Image caption Brian Morgan is critical of the Welsh Assembly Government, saying it should boost capital spending

Looking at Wales, Brian Morgan, professor of entrepreneurship at the University of Wales Institute Cardiff, says the Welsh Assembly Government (WAG) should be boosting capital spending to help companies of all sizes.

"Many of us have been saying to the Welsh Assembly Government that they should be increasing spending on building projects and improving road and rail infrastructure," he says.

"This would help greatly reduce the impact of local authority spending cuts, but instead we are seeing a large shortfall in capital spending.

"At the same time they are shovelling hundreds of millions of pounds into supporting Welsh students to avoid having to pay tuition fees. This money would be much more beneficial to the wider economy if it was spent on capital spending."

A WAG spokesman counters that creating the right environment for SMEs to thrive is at the heart of its new approach to economic development.

He highlights its work to roll out super-fast broadband across Wales, cutting planning and regulation red tape, increasing small business access to research and development, and better targeted business support.

Loan demand

Yet for all the business support in the world, small firms will still struggle if they cannot access banking credit - loans and overdrafts.

The monthly figures this year from the British Bankers Association (BBA) show that new lending levels to small firms from January to August were all below those in 2009.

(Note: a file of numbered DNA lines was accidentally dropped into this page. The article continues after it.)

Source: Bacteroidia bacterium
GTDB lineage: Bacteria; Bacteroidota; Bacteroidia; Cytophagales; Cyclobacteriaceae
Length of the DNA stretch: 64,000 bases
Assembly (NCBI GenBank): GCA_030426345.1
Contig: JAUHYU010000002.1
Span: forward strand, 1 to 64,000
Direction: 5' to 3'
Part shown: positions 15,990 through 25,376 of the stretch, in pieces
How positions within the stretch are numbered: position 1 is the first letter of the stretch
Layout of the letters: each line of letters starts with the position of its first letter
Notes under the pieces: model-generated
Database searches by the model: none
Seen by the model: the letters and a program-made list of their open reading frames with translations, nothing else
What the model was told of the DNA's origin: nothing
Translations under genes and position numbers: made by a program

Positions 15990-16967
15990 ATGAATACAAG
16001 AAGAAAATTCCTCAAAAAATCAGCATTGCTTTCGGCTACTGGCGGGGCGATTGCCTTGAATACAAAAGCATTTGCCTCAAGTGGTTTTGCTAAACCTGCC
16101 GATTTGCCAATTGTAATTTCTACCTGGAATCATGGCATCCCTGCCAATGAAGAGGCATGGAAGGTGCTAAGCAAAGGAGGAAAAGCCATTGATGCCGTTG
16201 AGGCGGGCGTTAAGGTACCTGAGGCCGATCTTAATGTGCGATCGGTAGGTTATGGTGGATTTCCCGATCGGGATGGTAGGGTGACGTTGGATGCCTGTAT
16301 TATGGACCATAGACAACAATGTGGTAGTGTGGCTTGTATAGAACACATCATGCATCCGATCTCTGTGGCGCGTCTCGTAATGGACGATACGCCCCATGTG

However, the BBA continues to stress that this has much more to do with demand than supply.

And lending to small firms in September - the most recent figures - finally returned to 2009 levels, with £564m of new funding being authorised, representing more than 10,000 loans being granted.

Peter Ibbetson, small business chairman at NatWest and Royal Bank of Scotland, says he expected demand for small business loans to rise next year.

"Many SMEs have been in survival mode, and will have exhausted all credit lines, so there'll be demand for working capital as they look to restock and re-staff," he says.

"Whether SMEs are looking to regroup or invest, we have the funds available to meet demand from credit-worthy businesses for the year ahead."

While some business people still complain that they face a struggle getting banking credit, MIG's Mr Houlihan is not one of them.

"After we were presented with the Deloitte award, we had about a dozen banks come to our table and queue up to talk to us," he says.